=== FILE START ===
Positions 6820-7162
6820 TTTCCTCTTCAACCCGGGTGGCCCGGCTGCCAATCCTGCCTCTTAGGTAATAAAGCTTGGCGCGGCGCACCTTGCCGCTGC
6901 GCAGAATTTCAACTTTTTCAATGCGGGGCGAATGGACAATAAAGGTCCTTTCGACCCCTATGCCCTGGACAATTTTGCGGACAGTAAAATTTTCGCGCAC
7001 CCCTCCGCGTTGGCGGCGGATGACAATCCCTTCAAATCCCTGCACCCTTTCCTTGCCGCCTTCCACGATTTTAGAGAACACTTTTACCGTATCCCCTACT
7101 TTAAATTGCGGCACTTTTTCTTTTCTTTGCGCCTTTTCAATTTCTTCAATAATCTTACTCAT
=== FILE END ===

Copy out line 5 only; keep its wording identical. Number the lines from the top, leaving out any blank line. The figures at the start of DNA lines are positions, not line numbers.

7101 TTAAATTGCGGCACTTTTTCTTTTCTTTGCGCCTTTTCAATTTCTTCAATAATCTTACTCAT